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Urban farm in Cleveland growing food and futures, and embracing a new neighbor

It is one of the largest urban farms in the nation.
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Posted at 9:37 AM, Jun 10, 2022
and last updated 2022-06-10 11:38:57-04

CLEVELAND — The farm stand outside The Ohio City Farm officially opens for the season on Saturday, June 11, and will be open every Saturday from 9 a.m. to noon through Thanksgiving.

You can find the farm stand at West 24th Street and Bridge, just outside the gates to the farm, which is an unexpected juxtaposition of rural and urban life.

Equally unexpected, are the amazing stories of the humble, hard workers at the farm, like Lar Doe.

"I'm very happy to work here and to be part of the city," said Doe.

He resettled in Cleveland after he says he fled a civil war in Burma, now called Myanmar, in Southeast Asia, and spent 15 years in a refugee camp in Thailand; only a small fraction of refugees is ever resettled.

The land is owned by Ohio City Incorporated and the Cuyahoga Metropolitan Housing Authority but operated by The Refugee Response; a Cleveland nonprofit that says it empowers resettled families to grow roots in their new communities and earn a living.

"We're here to do more than just grow really great produce," said Michael Bartunek, senior farm manager.

Now, in its 12th consecutive growing season, Bartunek said The Ohio City Farm sells the bulk of its harvest through a weekly, summer produce share called CSA, which stands for Community Supported Agriculture. He said they serve nearly 300 families a week now with the CSA program. It is sold out for the summer.

The food that's grown on the farm also supports local restaurants, the May Dugan Center, and is sold at the farm stand.

"The Ohio City Farm produces, not even produces, but sells at least 60,000 pounds of food every year," said Bartunek.

It is one of the largest urban farms in the nation.

However, its 6 acres is about to become five.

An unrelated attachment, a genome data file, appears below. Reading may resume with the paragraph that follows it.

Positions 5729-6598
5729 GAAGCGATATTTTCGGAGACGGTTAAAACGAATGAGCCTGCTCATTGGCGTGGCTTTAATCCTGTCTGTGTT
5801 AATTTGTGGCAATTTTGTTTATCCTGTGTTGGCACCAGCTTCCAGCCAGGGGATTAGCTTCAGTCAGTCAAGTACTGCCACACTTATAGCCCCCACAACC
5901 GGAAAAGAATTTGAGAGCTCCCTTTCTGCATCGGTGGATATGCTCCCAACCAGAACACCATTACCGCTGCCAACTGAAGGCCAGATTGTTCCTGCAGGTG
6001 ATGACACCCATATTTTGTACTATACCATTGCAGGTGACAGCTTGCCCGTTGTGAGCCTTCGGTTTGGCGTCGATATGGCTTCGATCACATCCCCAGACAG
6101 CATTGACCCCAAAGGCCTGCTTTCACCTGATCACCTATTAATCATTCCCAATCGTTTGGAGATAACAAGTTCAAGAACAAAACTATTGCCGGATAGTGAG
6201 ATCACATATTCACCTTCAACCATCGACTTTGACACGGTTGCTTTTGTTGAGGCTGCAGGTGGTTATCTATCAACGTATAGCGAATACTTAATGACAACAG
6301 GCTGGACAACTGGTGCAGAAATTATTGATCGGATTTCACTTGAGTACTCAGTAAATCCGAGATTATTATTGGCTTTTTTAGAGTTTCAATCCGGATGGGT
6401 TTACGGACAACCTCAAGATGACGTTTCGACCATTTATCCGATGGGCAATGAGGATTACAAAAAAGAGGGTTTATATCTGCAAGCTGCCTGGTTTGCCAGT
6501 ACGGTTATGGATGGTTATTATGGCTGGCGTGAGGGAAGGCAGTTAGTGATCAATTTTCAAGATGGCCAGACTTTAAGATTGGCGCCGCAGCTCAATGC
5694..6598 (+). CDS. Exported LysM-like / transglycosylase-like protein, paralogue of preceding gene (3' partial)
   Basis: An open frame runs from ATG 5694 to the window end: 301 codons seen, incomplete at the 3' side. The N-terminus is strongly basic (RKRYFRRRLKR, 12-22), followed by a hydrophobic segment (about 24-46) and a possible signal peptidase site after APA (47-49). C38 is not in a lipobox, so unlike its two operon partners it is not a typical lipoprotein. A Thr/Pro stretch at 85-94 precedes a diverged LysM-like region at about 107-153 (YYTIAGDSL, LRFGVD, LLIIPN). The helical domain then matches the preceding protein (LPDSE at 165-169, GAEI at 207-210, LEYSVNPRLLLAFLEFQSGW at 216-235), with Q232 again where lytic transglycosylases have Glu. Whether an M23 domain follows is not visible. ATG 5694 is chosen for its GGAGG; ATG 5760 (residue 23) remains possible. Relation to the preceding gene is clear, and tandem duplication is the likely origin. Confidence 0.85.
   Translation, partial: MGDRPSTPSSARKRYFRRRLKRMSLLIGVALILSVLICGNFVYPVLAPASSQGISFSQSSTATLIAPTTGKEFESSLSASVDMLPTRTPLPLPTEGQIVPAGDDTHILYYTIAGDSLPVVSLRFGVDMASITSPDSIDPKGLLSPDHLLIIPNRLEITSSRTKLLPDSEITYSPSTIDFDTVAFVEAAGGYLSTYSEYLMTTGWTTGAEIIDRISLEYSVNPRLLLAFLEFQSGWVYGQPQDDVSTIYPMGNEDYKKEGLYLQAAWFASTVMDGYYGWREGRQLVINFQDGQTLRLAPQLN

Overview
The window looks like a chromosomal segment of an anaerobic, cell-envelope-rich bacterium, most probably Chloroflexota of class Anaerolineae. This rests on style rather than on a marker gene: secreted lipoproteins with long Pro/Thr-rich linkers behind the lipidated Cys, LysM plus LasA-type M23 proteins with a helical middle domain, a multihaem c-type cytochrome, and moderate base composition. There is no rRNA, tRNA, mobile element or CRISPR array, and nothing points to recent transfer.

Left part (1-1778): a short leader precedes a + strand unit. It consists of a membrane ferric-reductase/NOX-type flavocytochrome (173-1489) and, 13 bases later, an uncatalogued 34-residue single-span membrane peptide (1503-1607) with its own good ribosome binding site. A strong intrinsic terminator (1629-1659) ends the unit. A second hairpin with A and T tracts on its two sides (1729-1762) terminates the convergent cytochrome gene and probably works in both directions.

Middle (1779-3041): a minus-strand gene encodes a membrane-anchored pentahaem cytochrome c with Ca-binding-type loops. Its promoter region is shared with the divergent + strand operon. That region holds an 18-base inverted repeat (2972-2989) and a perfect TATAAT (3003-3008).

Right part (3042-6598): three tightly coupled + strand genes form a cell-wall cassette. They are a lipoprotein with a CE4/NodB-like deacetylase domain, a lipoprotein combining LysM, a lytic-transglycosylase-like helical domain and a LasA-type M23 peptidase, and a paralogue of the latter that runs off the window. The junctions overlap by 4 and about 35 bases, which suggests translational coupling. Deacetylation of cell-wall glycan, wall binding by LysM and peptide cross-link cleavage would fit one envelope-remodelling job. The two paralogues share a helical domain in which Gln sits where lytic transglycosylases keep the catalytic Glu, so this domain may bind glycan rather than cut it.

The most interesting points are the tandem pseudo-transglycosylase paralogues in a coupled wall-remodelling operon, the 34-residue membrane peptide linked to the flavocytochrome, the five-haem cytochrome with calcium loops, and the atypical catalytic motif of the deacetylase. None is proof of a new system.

"We sit just south of a new-coming attraction in Ohio City,” he said.

Bartunek is talking about the Irishtown Bend Park. Work is underway to stabilize the hillside near the farm and build the 23-acre park that will run down to the Cuyahoga River.

The farm will lose its north acre to the park, but Bartunek said they consider it a gain.

"We're embracing that because there's a lot to be gained; not just for us, but for the community at large," he said. "To be able to have that kind of green space, I think that's going to bring more people out to the farm and closer to the farm, and we can have even more of an impact."

Bartunek said they’re looking to make The Ohio City Farm more of a destination. He said that includes ways to farm longer into the year, perhaps add a three or four-season market, and possibly build a commercial kitchen, as well. He said he expects those plans will play out over the next couple of years.

Meantime, the public is invited to come walk the pathways at the farm, but remember it is a working farm.

Doe said it is hard work, but he loves working outside and the views from his "office."

As stunning as the views is the impact the land has had on lives. Doe met his wife in Cleveland, and the couple just celebrated their baby girl's first birthday. He is now a U.S. citizen and grateful for the life he's been able to grow for himself and his family in Cleveland. He has been here 10 years now and said it feels like home.

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